Cinema Slate has acquired all North American rights to Rodrigo Reyes’ migrant worker drama “Lupe Under the Sun” and plans a winter theatrical release, Variety has learned exclusively.
“Lupe Under the Sun” is described by filmmakers as a neorealist parable of an aging migrant worker living in California who longs to return to his home country of Mexico. The film won the Best Narrative Feature Film award at the 2017 Brooklyn Film Festival and a Special Mention from the Los Angeles Film Festival World Fiction Jury.
The movie is a Grumpy Squared Production, produced by Su Kim, Inti Cordera, Justin Chin and Pablo Mondragón. The executive producer is Pau Brunet.
The film was made with the support of the Canon Filmmaker Award from Film Independent and the Mexican Film Institute.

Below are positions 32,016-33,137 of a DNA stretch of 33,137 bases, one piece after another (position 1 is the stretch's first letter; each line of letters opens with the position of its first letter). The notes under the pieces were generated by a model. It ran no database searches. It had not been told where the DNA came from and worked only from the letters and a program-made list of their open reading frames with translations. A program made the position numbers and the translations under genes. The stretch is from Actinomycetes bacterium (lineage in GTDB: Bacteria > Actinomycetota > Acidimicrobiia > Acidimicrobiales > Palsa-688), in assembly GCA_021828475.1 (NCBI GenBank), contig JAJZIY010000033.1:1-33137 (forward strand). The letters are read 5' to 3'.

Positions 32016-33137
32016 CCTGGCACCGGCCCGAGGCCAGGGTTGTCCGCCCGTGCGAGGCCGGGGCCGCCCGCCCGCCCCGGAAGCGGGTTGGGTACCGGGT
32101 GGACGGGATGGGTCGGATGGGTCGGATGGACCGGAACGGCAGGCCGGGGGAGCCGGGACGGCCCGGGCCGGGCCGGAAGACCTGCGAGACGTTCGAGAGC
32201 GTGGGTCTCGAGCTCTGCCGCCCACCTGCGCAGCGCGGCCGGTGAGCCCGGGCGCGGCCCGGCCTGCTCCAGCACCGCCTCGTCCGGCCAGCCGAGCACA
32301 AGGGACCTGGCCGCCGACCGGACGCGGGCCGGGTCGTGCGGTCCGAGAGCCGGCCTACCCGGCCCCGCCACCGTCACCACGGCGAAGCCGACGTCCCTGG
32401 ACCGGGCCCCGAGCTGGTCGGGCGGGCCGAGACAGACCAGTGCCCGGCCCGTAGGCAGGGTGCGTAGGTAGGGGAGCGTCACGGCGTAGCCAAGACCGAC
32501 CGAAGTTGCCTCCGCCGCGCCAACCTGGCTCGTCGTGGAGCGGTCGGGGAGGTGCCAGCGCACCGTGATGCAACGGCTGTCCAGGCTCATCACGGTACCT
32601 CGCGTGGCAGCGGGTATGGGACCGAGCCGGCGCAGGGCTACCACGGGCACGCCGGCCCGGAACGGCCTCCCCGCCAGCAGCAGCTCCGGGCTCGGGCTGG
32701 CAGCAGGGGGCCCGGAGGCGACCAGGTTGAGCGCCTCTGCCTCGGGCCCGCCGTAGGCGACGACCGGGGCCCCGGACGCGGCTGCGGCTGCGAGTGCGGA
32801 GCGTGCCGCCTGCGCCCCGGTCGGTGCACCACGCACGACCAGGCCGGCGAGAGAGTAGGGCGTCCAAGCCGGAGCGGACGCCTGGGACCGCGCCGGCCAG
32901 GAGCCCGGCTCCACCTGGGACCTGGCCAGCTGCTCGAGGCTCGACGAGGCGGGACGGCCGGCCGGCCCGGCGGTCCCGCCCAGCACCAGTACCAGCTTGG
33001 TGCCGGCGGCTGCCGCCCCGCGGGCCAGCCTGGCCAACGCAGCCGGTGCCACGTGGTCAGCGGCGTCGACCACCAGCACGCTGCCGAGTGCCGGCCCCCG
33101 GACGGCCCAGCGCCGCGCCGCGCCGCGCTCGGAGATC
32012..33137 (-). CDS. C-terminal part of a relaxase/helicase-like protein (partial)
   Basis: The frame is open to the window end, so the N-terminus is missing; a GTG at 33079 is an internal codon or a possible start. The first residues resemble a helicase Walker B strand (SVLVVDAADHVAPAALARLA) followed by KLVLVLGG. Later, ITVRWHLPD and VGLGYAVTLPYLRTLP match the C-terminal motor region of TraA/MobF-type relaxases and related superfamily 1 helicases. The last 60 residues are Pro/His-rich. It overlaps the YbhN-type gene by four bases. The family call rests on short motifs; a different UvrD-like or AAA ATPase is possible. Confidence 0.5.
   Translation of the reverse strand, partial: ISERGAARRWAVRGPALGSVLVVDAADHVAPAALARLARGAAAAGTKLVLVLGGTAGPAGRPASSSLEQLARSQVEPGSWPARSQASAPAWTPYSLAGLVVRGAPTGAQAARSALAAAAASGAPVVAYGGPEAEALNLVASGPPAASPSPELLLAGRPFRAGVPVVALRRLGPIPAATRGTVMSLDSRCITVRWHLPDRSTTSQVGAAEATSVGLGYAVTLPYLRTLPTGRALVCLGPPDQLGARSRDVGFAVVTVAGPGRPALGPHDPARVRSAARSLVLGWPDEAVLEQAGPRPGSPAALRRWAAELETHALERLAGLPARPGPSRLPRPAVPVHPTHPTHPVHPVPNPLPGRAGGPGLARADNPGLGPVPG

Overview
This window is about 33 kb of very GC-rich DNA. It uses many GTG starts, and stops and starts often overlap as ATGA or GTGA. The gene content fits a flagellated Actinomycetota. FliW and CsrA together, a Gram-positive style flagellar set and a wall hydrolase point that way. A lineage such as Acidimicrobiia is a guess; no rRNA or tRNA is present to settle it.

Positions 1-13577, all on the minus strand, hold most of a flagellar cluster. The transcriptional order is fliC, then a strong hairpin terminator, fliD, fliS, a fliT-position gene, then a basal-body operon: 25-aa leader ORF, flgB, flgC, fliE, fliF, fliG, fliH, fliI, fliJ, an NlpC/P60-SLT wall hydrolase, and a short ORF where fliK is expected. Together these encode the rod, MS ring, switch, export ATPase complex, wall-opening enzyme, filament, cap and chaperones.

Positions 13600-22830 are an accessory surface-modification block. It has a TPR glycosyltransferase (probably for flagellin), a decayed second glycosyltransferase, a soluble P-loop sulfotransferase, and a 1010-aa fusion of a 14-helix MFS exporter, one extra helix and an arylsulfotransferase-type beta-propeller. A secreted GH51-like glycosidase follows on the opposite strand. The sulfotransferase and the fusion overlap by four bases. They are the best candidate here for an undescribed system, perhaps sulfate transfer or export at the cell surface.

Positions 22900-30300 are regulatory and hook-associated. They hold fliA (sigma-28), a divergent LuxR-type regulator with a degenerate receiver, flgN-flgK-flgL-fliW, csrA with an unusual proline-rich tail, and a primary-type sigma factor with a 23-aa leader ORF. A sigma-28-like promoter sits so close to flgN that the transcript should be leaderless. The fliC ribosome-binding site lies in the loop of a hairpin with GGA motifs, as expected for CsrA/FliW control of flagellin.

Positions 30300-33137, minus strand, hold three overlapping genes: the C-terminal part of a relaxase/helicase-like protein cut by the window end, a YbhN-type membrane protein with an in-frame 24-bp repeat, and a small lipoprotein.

“Lupe Under the Sun” was made with a cast of nonprofessional actors, real farmworkers and authentic locations.
Lupe, played by Daniel Muratalla, is a migrant laborer who harvests peaches in California’s Central Valley and is estranged from his family in Michoacán. His work days begin at 4 a.m. and often leave him exhausted — with his only relief coming from a quiet love affair with fellow immigrant, played by Ana Muratalla, and in the laconic camaraderie of his colleagues.
“Lupe Under the Sun” is Reyes’s debut fiction feature, inspired by the life of his own grandfather. His previous project was the documentary “Purgatorio: A Journey Into the Heart of the Border.”
He has received the support of the Mexican Film Institute, Tribeca Film Institute, Independent Filmmaker Project, The California Humanities Council, the Canon Filmmaker Award from Film Independent, the MacDowell Residency as well as the Sundance Institute. He recently won a Guggenheim Fellowship for his next feature film project.
The deal was negotiated on Cinema Slate’s behalf by President Rodrigo Brandão and on the film’s side by Steve Holmgren and Francesca Alfano.